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Three Horses Test Positive for EHV-1; State Veterinarian Recommends Against Travel, Competing

Horses attending national event at South Point may have been exposed 
 
Nevada Department of Agriculture (NDA) has received reports that two horses that were in attendance at the National Reined Cow Horse Association (NRCHA) Stallion Stakes event have tested positive for the respiratory, non-neurologic form of Equine Herpes Virus – Type 1 (EHV-1). One horse was from California, and the second was from Clark County and is under quarantine order by State Veterinarian JJ Goicoechea.
 
Horses in attendance at the NRCHA event, which took place at the South Point Equestrian Center May 30 through April 6, may have been exposed to EHV-1 and should exercise extreme caution when traveling or competing.
 
“No quarantine is in place for the South Point Equestrian Center and the facility continues to exercise extreme caution,” Dr. JJ Goicoechea said. “At this time, I am recommending horse owners in Nevada do not travel or compete with their horses.”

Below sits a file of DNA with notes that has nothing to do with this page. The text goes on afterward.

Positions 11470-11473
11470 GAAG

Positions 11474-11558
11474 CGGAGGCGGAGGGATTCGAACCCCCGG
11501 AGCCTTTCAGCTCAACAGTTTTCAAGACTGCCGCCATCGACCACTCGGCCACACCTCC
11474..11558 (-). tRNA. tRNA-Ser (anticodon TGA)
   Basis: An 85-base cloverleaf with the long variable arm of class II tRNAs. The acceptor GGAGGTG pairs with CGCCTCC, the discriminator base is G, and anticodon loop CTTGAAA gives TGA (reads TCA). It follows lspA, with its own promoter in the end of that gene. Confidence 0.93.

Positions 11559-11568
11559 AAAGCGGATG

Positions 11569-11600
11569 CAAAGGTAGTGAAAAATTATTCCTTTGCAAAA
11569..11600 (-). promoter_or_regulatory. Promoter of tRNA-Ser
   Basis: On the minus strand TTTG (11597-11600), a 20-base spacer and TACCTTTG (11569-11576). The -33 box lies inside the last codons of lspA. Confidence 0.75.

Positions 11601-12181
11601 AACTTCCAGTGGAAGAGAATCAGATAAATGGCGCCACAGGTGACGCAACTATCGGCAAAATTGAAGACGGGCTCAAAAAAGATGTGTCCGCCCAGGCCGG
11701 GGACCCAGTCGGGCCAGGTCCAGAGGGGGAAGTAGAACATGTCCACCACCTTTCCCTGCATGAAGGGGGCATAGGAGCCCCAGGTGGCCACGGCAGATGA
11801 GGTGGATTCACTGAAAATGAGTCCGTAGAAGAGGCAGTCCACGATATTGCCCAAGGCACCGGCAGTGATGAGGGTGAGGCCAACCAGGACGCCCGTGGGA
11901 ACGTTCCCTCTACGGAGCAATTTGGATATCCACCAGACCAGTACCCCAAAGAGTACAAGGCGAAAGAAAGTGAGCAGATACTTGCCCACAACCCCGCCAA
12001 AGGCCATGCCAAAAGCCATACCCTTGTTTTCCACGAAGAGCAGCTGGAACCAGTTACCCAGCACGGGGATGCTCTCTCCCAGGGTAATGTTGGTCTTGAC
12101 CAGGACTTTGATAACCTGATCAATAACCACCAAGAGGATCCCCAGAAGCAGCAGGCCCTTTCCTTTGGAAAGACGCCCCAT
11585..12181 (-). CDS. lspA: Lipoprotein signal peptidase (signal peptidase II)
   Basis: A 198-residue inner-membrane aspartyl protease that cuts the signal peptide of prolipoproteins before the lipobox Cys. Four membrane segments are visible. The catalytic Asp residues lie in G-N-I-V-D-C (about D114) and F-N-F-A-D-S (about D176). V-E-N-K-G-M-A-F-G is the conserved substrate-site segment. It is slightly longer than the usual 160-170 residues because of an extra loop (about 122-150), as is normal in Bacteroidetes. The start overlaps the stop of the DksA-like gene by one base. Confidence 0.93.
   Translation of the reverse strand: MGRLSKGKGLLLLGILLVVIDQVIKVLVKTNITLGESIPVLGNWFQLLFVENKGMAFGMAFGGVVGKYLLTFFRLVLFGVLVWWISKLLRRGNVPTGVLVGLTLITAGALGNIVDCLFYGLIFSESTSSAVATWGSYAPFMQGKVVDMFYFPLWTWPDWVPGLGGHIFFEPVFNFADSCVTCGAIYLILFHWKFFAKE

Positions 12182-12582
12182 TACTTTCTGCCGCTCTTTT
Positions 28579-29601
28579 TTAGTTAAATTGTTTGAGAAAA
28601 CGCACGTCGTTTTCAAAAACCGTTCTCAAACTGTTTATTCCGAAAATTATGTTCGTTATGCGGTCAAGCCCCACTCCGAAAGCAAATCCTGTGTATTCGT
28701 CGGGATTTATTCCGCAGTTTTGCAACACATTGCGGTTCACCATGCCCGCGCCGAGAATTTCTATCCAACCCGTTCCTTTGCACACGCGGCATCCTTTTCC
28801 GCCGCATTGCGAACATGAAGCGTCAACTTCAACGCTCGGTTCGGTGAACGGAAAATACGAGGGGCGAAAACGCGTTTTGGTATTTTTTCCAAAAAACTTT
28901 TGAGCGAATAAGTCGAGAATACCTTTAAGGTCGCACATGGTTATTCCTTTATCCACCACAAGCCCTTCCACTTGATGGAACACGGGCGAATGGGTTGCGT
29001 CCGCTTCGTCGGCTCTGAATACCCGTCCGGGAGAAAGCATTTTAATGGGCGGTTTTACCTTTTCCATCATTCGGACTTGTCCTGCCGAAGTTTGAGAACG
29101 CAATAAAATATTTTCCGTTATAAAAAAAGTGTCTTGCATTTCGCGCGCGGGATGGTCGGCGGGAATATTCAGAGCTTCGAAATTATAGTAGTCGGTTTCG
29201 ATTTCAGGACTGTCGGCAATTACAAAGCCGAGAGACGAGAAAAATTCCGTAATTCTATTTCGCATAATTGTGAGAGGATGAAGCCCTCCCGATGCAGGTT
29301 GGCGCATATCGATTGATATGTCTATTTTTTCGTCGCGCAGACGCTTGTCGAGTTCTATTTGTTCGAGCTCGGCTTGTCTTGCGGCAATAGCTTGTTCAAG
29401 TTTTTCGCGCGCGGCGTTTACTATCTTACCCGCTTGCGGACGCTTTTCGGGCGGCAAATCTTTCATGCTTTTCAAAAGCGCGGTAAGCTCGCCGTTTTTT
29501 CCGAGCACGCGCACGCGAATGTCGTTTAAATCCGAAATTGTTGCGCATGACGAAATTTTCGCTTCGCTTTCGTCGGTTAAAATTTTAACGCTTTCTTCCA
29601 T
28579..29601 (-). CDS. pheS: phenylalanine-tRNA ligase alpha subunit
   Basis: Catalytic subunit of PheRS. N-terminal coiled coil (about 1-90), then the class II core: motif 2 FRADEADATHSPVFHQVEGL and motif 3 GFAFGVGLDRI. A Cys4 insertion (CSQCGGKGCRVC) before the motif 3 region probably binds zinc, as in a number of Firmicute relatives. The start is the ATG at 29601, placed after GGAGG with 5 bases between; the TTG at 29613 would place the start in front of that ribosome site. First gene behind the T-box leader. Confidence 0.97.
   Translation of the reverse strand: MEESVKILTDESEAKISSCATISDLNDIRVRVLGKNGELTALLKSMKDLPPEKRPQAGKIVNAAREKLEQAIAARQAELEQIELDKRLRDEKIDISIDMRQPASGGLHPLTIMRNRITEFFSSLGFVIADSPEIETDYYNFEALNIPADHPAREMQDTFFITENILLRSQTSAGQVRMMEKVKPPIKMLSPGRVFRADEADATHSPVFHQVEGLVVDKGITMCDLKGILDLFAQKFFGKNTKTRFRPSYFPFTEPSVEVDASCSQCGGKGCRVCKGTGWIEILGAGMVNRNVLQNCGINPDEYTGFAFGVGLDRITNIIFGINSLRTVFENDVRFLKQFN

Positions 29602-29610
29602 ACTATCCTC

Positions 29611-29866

In addition, there has been one unrelated case of EHV-1 reported on an unvaccinated horse with neurologic signs in Clark County.
 
“These two cases are not related and are examples of why monitoring of horses and rapid reporting of positive test results are critical to protecting Nevada’s equine industry,” Dr. Goicoechea said. “The facility where the EHV-1 positive horse with neurologic symptoms is located has also been placed under quarantine, and I am not making additional recommendations because the horse has no travel history off the property.”
 
EHV-1 is a reportable disease, meaning when veterinarians diagnose it, they are required to notify the Nevada Department of Agriculture, per NRS 571.160. A list of reportable diseases can be found at agri.nv.gov.
 
State veterinarian says: continue to monitor horses, practice biosecurity
Dr. Goicoechea continues to recommend best biosecurity practices as event season is underway, and always monitor horses for signs of disease, like fever or runny nose.
 
Biosecurity means doing everything possible to reduce chances of an infectious disease being transferred by people, animals, equipment or vehicles. EHV-1 and other diseases can be easily transferred on boots, coats, gloves and equipment. Some basic practices include: 
  1. Never share equipment between horses, and always wear clean clothes when going from ill horses to others.  
  2. Always start chores at healthy horses, and end with sick or recovering (within 30 days) horses.
  3. Avoid common areas such as hitching rails, wash racks, etc. during an outbreak.

Source:Nevada Department of Agriculture